Path: [GIANT NON-WRAPPING HEADER LINE REDACTED, OUT OF MERCY] Newsgroups: rec.arts.sf.fandom From: Bill Higgins Subject: Rumination on Hearts and Minds Message-ID: MIME-Version: 1.0 Content-Type: TEXT/PLAIN; charset=US-ASCII; format=flowed Lines: 33 NNTP-Posting-Host: 184.108.40.206 X-Complaints-To: email@example.com X-Trace: newssvr27.news.prodigy.net 1143745374 ST000 220.127.116.11 (Thu, 30 Mar 2006 14:02:54 EST) NNTP-Posting-Date: Thu, 30 Mar 2006 14:02:54 EST Organization: SBC http://yahoo.sbc.com X-UserInfo1: [GIANT NON-WRAPPING HEADER LINE REDACTED, OUT OF MERCY] Date: Thu, 30 Mar 2006 19:02:54 GMT So the Scarecrow is looking for brains. The Tin Woodman is looking for a heart. But the Scarecrow is stuffed full of straw. Why isn't he *also* looking for a heart? He doesn't have a heart does he? Is he merely unconcerned about lacking one? And does the Tin Woodman have a brain? Shouldn't he want a brain as well as a heart? All his parts have been replaced with metal. If he has a brain, it's a metal brain. As I understand it, *The Wonderful Wizard of Oz* appeared in 1900, so I presume the story takes place in that year. A quick Moore's Law calculation shows that the Tin Woodman could not have had much more than thirty billionths of a transistor to his name. Seems to me he needs more brains almost as badly as the Scarecrow does. Perhaps he is not bright enough to realize this. Or his calculation concerning whether he needs brains or not has not yet halted, given the tiny amount of processing power available to him. (I have seen the movie version, but not the book, so maybe this is all explained by Baum.) -- Bill Higgins | "I continue to feel that Fermilab | if you're going to go on being this stupid, Internet: | you should try to be more polite; or alternately, higg...@fnal.gov | if you're going to go on being this rude, | you should try not to say such dumb things." | --T. Nielsen Hayden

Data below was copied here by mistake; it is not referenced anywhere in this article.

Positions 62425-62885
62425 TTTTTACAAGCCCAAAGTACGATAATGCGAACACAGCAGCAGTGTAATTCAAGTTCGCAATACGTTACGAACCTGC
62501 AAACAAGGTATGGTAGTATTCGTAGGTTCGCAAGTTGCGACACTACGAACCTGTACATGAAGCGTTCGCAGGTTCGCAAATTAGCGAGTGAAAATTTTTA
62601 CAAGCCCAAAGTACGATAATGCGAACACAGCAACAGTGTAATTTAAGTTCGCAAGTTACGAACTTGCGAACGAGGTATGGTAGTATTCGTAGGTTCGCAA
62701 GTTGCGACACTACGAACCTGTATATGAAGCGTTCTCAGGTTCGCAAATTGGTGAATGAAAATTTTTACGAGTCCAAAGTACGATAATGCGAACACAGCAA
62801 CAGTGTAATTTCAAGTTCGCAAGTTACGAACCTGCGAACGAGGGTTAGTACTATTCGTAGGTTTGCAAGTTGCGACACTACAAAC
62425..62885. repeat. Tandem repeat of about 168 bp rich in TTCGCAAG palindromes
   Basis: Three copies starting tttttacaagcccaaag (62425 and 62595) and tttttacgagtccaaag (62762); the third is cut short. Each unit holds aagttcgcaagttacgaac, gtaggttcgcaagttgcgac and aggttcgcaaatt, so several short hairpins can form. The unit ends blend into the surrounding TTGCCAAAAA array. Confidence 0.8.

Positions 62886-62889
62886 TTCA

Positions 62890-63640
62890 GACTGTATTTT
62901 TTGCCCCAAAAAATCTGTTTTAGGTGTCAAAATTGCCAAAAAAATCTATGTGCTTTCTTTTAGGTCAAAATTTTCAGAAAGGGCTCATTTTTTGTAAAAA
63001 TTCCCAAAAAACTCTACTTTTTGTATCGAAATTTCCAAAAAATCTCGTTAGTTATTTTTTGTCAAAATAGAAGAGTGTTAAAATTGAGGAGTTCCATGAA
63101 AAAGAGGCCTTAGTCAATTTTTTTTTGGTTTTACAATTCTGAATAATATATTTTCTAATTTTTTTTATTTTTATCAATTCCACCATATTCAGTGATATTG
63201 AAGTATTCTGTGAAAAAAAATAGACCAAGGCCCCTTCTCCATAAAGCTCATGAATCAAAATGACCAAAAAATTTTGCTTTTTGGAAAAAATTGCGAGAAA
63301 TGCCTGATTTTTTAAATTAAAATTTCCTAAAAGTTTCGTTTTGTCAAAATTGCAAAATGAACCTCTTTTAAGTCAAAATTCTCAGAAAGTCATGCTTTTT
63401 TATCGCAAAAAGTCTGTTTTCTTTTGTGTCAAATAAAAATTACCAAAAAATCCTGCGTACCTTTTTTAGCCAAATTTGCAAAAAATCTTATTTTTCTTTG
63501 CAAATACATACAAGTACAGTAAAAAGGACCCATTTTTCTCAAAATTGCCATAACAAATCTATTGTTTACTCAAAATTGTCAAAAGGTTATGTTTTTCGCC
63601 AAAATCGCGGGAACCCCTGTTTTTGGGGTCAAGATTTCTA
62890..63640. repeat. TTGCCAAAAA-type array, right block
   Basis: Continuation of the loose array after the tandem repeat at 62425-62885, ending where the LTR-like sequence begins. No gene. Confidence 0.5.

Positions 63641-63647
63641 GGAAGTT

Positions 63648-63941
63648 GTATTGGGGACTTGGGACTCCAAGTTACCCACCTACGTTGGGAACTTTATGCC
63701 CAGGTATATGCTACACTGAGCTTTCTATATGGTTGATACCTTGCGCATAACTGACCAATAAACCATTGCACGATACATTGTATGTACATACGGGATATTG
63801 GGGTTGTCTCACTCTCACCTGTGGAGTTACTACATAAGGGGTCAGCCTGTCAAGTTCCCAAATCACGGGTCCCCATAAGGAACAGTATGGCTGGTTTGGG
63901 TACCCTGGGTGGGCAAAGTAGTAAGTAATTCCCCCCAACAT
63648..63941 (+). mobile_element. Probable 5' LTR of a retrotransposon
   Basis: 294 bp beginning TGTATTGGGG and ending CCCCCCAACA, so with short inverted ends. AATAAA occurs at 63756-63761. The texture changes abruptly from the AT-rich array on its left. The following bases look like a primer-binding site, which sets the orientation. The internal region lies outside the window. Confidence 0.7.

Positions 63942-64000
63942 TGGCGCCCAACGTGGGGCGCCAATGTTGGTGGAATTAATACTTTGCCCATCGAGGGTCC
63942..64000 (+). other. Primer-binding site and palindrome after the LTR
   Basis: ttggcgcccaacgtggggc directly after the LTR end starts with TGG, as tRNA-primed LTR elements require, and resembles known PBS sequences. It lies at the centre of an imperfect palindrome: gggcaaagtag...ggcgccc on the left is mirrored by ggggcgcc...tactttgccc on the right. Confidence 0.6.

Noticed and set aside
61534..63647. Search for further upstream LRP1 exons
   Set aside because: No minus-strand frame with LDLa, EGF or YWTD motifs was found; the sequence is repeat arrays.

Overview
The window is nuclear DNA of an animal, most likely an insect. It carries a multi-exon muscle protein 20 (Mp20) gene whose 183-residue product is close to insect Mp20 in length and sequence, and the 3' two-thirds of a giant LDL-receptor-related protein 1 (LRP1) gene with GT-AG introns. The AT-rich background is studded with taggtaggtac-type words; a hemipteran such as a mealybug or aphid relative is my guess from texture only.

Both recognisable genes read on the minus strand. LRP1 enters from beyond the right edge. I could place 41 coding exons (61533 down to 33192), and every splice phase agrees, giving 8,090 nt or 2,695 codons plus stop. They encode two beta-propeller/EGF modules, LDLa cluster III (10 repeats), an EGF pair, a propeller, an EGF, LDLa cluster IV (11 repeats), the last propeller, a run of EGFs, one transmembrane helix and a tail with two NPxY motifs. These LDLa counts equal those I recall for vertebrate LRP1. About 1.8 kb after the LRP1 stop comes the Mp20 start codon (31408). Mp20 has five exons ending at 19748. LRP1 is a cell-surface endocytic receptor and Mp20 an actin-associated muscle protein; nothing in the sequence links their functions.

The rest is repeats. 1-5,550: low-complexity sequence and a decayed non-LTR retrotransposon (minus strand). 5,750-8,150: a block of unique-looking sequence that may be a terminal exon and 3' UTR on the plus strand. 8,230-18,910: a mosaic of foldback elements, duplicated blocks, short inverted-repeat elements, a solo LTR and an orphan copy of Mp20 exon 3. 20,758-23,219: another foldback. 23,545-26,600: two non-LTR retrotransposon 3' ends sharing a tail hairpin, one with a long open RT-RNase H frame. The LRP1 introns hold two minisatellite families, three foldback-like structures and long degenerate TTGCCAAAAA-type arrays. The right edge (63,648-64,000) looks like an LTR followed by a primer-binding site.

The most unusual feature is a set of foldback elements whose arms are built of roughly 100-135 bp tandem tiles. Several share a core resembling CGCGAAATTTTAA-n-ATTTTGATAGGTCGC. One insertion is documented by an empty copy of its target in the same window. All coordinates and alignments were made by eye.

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(Is the reference to "a quick Moore's Law calculation" too elliptical?)